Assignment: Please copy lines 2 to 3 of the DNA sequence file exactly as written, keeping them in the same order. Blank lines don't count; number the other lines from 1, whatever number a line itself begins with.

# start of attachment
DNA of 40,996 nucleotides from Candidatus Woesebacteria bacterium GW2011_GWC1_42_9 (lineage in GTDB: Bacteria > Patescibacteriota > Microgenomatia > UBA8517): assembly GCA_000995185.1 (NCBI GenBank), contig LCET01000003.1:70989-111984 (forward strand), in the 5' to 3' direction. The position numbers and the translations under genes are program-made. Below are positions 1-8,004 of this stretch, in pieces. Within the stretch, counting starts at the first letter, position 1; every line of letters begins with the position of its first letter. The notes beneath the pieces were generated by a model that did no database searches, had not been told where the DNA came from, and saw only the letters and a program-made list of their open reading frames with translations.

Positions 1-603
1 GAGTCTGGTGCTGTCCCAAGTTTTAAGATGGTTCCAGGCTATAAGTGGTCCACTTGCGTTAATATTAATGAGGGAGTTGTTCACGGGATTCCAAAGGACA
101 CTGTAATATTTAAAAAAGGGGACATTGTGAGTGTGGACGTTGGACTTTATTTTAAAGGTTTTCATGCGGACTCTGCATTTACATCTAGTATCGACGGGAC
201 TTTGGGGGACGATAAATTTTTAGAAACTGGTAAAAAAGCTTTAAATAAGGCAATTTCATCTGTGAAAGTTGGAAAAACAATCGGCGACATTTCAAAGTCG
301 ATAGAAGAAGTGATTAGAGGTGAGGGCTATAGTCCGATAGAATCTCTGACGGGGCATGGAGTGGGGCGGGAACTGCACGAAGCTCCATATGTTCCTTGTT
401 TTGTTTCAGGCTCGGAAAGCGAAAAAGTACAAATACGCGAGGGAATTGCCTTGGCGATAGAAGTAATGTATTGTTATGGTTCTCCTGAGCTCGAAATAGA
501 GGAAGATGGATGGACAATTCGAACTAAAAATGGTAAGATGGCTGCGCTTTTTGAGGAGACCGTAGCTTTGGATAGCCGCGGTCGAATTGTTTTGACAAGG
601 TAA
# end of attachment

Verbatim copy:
Positions 1-603
1 GAGTCTGGTGCTGTCCCAAGTTTTAAGATGGTTCCAGGCTATAAGTGGTCCACTTGCGTTAATATTAATGAGGGAGTTGTTCACGGGATTCCAAAGGACA